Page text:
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Can U.S. stocks hold the line when the rest of the world’s stock markets are in retreat?

After an initial self-off the Standard & Poor’s 500 Stock Index bounced—slightly—off support at 1040. You’ll remember from last week’s post that 1040-1045 marks the February low.

If U.S. stocks can hold above that level, then what we’ve got right now is a painful but normal correction to the big rally that began in March 2009. If stocks sink below that level, then investors are looking at something else—and no telling how serious that something else might be.

Considering what went on in Asian and European stock markets leading into the opening of U.S. markets it’s surprising—and I’ll admit heartening—that U.S. stocks held at 1040 this morning. As of this 11:30 ET post the S&P 500 was at 1052.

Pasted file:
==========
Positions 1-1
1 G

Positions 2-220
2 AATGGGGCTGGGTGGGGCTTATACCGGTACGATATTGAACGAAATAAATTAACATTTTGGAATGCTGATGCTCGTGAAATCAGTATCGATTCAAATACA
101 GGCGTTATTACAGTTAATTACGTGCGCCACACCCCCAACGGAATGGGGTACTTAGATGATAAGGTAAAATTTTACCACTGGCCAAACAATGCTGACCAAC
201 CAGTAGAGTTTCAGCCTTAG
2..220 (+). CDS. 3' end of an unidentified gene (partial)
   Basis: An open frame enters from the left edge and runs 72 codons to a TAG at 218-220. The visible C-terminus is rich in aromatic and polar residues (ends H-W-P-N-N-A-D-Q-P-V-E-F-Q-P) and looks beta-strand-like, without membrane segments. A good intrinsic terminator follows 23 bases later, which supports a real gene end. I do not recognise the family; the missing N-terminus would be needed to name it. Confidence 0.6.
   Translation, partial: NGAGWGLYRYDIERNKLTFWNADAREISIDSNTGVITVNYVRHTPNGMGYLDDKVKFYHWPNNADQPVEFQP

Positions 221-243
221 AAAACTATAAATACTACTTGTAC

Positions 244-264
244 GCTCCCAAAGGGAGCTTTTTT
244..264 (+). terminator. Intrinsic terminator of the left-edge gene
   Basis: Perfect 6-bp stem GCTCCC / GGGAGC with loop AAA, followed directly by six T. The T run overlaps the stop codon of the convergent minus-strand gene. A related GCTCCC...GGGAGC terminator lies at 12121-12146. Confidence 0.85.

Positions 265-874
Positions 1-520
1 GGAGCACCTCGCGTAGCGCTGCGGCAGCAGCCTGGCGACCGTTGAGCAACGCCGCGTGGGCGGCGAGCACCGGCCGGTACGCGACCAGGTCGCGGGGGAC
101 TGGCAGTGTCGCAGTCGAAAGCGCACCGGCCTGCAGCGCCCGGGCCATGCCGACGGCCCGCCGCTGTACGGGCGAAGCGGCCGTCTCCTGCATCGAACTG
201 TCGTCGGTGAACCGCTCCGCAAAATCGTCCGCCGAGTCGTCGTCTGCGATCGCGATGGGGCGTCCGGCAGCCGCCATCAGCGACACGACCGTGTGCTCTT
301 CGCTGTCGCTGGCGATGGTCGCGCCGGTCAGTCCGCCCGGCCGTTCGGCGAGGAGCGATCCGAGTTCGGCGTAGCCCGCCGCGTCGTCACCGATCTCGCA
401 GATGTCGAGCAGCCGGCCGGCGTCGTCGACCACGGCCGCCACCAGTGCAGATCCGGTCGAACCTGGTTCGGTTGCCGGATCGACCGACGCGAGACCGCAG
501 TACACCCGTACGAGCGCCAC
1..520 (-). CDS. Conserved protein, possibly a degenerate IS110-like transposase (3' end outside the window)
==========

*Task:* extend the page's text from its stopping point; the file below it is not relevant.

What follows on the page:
Asian markets closed down big on worries about the euro debt crisis, slowing global economic growth, and rising tensions on the Korean Peninsula. Rumors this morning had North Korean leader Kim Jong Il telling his military to prepare for war. (The news sources I’ve looked at this morning say that as far as they can tell North Korea hasn’t mobilized its army.)

Japan’s Nikkei closed down 3.1%. Hong Kong’s Hang Seng was off 3.5%. The Shanghai Composite fell 1.9%. And India’s Sensex declined by 2.7%. Basic materials stocks led the retreat. This sector would be expected to suffer the most if growth is slowing.

European stock markets followed suit. At the 9:30 a.m. ET open for trading in New York London’s FTSE was down by 2.8% with all 102 stocks in the index lower. France’s CAC fell by 3.5%. Germany’s DAX dropped 2.9%. And Spain’s IBEX retreated by 4.5%.

In Europe basic materials stocks, energy stock (BP in London and Total in Paris) and financials led the market downward.